I Am Not Editing – Really!

Posted on February 22, 2010. Filed under: Editing, Fantasy, My Writing, Science Fiction | Tags: , , , |

I got enough sleep last night after all the craziness of the last few days. It was glorious. And it was so lovely to wake up and realize I’d overslept my alarm for the umpteenth time. I suppose getting a job would cure me of that failing or else that failing would cure me of a job. Either way, I feel rested today.

So I thought it would be a good idea to read a bit more of How To Write Science Fiction & Fantasy while I was awake and able to process it. So far I’m really enjoying the book, but it’s also been rather challenging. That’s both good and bad for me.

Having Orson Scott Card’s take on this area of fiction has been rather invaluable for me. I finished reading the chapter on world creation today and am currently reading the story construction chapter. It’s fascinating because there are so many facets that need to be considered in order to write a well-rounded, thoroughly planned, adequately articulated novel. Granted, a lot of those are things that become subconscious, like deciding your genre and then adding in elements that are typical to that genre in order to fit with the conventions. But there are a lot of questions this book is raising for my own story.

For example, I have to wonder if my world is really developed yet. Do I have an organized system of government for my country? Is the magic involved fully scientific and fully ‘magical’ at the same time? Does it make sense? Are their articulated rules on how the magic works?

My answers to each of those questions are the same. Yes and no.

Card’s challenge to think through these expectations of readers is really causing me to want to get into the nitty-gritty development of my world regardless of the story I’ve written. I want to go back and pin down all the variables that make up even the details of the world that will never be written into a story.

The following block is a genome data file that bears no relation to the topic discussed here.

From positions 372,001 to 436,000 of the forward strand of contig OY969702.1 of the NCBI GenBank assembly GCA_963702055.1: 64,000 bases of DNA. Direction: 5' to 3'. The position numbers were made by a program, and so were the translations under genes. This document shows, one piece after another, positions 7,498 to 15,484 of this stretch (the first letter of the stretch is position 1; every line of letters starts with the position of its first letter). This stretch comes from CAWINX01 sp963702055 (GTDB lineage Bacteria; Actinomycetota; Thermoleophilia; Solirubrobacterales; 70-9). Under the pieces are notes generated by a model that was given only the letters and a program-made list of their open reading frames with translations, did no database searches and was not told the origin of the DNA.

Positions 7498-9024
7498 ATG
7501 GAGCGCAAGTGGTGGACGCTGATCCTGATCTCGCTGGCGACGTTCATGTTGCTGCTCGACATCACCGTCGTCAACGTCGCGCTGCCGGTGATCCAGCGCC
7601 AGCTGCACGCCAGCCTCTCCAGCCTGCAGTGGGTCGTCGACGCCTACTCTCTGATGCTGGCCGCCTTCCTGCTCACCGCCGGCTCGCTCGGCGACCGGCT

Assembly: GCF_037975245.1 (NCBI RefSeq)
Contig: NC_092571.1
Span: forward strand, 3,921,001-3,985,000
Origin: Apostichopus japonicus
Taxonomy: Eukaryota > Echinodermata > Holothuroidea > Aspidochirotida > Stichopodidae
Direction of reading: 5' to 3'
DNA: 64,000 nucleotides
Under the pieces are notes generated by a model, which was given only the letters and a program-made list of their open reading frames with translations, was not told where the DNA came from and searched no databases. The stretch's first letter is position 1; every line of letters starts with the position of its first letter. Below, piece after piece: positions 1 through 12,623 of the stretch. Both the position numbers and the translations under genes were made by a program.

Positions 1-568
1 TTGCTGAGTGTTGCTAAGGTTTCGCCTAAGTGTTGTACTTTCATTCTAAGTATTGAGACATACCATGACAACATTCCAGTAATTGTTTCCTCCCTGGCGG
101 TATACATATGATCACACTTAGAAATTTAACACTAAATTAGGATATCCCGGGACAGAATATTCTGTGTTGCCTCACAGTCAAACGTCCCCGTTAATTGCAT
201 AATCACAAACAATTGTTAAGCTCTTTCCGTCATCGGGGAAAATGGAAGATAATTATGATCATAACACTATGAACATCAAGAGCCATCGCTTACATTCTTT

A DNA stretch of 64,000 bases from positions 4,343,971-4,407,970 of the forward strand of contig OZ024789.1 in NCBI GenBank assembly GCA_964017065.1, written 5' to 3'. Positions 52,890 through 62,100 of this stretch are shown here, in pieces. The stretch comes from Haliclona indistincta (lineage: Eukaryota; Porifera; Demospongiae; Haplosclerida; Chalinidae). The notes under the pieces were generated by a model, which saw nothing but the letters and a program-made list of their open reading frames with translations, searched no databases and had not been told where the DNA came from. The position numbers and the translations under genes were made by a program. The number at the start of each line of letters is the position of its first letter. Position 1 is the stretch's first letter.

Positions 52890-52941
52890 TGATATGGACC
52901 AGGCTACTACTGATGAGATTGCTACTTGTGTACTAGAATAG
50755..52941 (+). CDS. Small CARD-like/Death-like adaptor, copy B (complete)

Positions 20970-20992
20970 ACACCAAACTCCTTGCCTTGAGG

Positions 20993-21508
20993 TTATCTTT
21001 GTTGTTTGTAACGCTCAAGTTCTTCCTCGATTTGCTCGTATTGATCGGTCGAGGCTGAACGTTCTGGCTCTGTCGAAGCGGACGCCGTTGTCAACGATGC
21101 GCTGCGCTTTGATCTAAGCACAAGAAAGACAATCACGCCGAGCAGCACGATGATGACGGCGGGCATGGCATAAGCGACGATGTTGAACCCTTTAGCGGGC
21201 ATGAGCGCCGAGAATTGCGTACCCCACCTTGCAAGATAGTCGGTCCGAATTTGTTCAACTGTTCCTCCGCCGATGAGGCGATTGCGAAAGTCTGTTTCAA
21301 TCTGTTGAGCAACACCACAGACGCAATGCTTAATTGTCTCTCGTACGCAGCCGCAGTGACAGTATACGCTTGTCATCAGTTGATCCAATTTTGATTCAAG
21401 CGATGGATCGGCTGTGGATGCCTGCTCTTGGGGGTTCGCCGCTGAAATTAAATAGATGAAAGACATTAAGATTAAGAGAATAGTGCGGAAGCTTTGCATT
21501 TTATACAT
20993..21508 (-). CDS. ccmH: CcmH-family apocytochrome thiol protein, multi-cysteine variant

It’s kind of exciting and kind of exhausting at the same time. But I’m thinking it’s a good idea to begin working on some of those extra details now while I have the opportunity and before I begin editing that first draft. That’ll make it easier for me when I go back to identify the areas that need to be explored, fleshed out, and detailed. Or nixed altogether.

And, despite the fact this book was written for authors of science fiction and fantasy, I think it can provide guidance for writers of any genre. Just check out the third chapter on story construction. Card begins with a discussion of the distinctions between ‘heroes,’ main characters, and point of view characters and throws out ideas for just how those characters can be the same and different depending on the story.

Perhaps this is a plug for the book, but I’m enjoying it. In fact, I’ll probably go back to reading it some more after I finish this. But it’s beneficial, challenging, and thought-provoking in all the best ways. So I’m going to stick with it.


Read Full Post | Make a Comment ( 10 so far )

Things In My Room

Posted on February 12, 2010. Filed under: About Me, My Writing | Tags: , |

I have to admit; posting on a daily basis is causing me to reach for topics that relate to my initial concept of writing and reading related blogs. It’s not the easiest thing to come up with, especially since I’m not as interested in following the media for inspiration as I am simply letting the things around me inspire my ideas.

With that in mind, I have to say the picture of me in this room would make for at least a simple scene in a story. Setting it up for something exciting or dreary would be easy enough. I’m going to be silly today and write my post with a small writing exercise based on the things in my room.

The ticking of the wooden clock above the desk is too low to hear in the midst of murmuring technology. A laptop set in front of a larger monitor is silent but for the tapping of nails across the keys. To the right, two computers battle to see which can be loudest; the hum is soothing and familiar.

At the left, the door opens to the hallway, cream-colored carpet and stark white walls empty of decoration but for the circular smoke detector with its unblinking, red light and the small picture in a cherry wood frame. Inside the room, the carpet shifts to blue with no transition while the walls remain white.